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The 2012 deCordova Biennial, cocurated by Abigail Ross Goodwin ’98, with work by Anna Von Mertens ’95; deCordova Sculpture Park and Museum, Lincoln, Massachusetts; through April 22.

decordovabiennial.jpg
Melissa Ostrow
Artist Anna Von Mertens '95 with two of her quilted pieces at the deCordova Biennial. 
The Boston Globe called them “slash artists.” Guest curator Abigail Ross Goodwin ’98 and her cocurator Dina Deitsch say that “mediums and genres have been cracked open and slip from one into another” in the work of the twenty-three artists featured at this winter’s biennial exhibition of the deCordova Sculpture Park and Museum outside Boston.

It’s not just that the artists work in mixed media: installation/sculpture, performance/photography, and every other combination you can imagine. They also blur the lines between public and private, politics and aesthetics, art and craft. As Goodwin and Deitsch write in the biennial’s catalogue: “‘high’ and ‘low’ forms of art find new life in their intermingling.”

A prime example of what Goodwin calls “hybridity” is the art of Anna Von Mertens ’95, a Peterborough, New Hampshire, quilter. This is not your mother’s quilting. Von Mertens says her work “has a traditional backbone, but it’s nothing like what you think.” From a distance, the quilts in Von Mertens’s Look to the Heavens series look like minimalist paintings: an entire canvas in shades of a single color. But closer inspection reveals that each is a starscape. Von Mertens uses a computer program to calculate exactly what the stars would have looked like from a particular earthly vantage point on a particular day in history when “science, religion, and astrology intersect,” as she describes it.

Jupiter Rising, for instance, portrays the sky on January 7, 1610, as seen from Padua, Italy: the date and location when Galileo first discovered that the earth revolves around the sun. A Star in the East, in rich blue and yellow, portrays the sky on February 25, 6 B.C., in Bethlehem—as it might have looked to the Magi. In another series, called You and Me, Von Mertens uses thread to map electric current circulating around two magnetic poles.

All her work is hand-dyed and hand-stitched—“not because I’m a martyr,” Von Mertens says, “but because there’s a narrative that is embedded in the piece. So much of my work I think of as a kind of mapping. Literally tracing these routes with my hands is an important layer of the work.”

Although Von Mertens knew from an early age that she wanted to be an artist, “I chose Brown knowing that I wasn’t choosing art school,” she says. “I wanted a solid liberal arts education.” Her choice was reaffirmed when, during a lecture, Professor of Biology Ken Miller announced that artists often make the best scientists. In both cases, he told the class, “It’s all about pattern recognition.”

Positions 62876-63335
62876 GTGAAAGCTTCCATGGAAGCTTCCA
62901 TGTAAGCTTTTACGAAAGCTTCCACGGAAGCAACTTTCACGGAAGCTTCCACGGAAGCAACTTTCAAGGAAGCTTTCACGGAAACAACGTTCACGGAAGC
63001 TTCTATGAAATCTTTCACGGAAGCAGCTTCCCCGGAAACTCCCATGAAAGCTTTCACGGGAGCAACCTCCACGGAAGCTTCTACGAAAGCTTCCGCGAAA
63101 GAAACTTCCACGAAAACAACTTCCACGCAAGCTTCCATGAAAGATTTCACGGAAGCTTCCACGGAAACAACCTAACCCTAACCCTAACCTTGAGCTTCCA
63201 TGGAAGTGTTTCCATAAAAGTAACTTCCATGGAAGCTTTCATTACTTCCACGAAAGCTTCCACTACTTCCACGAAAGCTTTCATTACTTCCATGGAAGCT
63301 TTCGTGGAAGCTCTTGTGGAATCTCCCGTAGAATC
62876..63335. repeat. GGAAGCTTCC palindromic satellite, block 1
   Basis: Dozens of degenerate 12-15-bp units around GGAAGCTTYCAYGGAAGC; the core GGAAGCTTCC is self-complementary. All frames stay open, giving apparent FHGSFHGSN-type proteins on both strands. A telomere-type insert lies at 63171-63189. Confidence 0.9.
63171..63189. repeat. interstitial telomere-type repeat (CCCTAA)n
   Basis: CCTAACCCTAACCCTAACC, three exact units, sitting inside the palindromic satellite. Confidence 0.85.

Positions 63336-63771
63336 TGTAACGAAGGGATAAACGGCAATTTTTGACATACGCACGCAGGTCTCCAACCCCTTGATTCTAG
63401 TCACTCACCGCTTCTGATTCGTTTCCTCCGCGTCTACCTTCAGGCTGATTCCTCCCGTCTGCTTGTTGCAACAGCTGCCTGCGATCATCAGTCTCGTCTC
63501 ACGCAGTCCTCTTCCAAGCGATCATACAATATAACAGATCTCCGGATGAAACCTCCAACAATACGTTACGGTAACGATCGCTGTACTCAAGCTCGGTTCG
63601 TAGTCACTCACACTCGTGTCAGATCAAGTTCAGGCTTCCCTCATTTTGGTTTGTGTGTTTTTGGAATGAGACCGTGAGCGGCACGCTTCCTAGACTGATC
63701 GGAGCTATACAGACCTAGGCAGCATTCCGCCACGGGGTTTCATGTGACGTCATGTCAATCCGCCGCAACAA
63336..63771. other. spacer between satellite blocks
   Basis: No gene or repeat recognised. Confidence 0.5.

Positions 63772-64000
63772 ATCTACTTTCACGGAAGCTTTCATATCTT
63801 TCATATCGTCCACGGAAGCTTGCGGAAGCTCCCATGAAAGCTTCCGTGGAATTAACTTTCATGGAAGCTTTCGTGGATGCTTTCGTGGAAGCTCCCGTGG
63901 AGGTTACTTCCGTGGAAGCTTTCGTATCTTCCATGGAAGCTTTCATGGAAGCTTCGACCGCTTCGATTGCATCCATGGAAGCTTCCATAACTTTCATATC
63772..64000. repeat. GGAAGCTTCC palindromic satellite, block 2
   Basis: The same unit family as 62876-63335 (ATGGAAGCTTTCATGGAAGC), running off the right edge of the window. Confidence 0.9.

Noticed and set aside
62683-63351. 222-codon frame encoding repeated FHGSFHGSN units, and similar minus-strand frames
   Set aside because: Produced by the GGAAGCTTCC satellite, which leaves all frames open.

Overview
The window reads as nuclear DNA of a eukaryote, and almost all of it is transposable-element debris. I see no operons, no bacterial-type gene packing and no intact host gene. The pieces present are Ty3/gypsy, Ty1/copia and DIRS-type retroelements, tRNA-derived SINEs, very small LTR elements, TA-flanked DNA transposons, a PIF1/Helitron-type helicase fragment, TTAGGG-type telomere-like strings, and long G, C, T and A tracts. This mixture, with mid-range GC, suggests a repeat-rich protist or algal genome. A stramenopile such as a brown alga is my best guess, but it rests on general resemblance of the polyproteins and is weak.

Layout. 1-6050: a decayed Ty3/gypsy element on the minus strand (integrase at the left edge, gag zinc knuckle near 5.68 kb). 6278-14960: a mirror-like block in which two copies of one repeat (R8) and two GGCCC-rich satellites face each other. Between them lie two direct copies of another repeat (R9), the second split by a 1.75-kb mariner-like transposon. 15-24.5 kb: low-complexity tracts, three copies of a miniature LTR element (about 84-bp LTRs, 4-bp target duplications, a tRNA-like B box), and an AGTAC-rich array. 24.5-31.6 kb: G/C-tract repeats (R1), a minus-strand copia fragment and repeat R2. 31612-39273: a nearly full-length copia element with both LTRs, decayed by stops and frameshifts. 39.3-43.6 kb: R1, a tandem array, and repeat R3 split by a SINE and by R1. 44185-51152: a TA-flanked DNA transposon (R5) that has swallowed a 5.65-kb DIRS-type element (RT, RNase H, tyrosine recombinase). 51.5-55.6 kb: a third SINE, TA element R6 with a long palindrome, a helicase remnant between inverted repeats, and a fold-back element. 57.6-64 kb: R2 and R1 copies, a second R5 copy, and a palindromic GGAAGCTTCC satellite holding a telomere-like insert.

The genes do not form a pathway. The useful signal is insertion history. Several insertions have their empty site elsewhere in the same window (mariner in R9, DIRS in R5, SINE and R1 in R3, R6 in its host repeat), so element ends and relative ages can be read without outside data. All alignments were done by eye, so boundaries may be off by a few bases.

Von Mertens returns to this idea constantly, as more and more of her work centers on “observable phenomena,” she says: “looking out into the world and seeing patterns emerge.”

Goodwin and Von Mertens did not know each other at Brown. In fact, they met for the first time in February of last year when Goodwin and her cocurator, Deitsch, arrived in Von Mertens’s Peterborough studio searching for work to include in the biennial. Together, they made more than 100 studio visits and examined hundreds more portfolios with the goal of creating a survey of art and artists working in New England.

Now an independent curator, Goodwin owned and directed Boston’s Judi Rotenberg Gallery before closing it last spring to spend more time with her three young daughters. She had always planned a career in the arts, but the late art history professor Kermit Champa steered her toward gallery work and arranged a key internship. “Champa’s language about art—the way he encouraged close looking, his poetic interpretations—really added to my love of art,” she says. “He was really a magical professor.” Curating, she adds, “is an incredibly creative act—putting the work together, conceptualizing a show, making decisions about where things go in a space, creating an experience for visitors—that process has always been satisfying.”

And it was that process that brought her to Von Mertens’ studio last winter. “Anna really stood out immediately in her combining of thoughtful intellect, incredible skill and craft, and the aesthetics of the end product,” says Goodwin. And it’s the “slash,” in part, that gives Von Mertens’ work its power. “I am drawn to these scientific phenomena—this sort of more ‘masculine realm’ of ideas,” Von Mertens’s says, “and by using quilting and the hands, it kind of reverses the point of view of what I’m looking at—it’s much more subjective and personal.”





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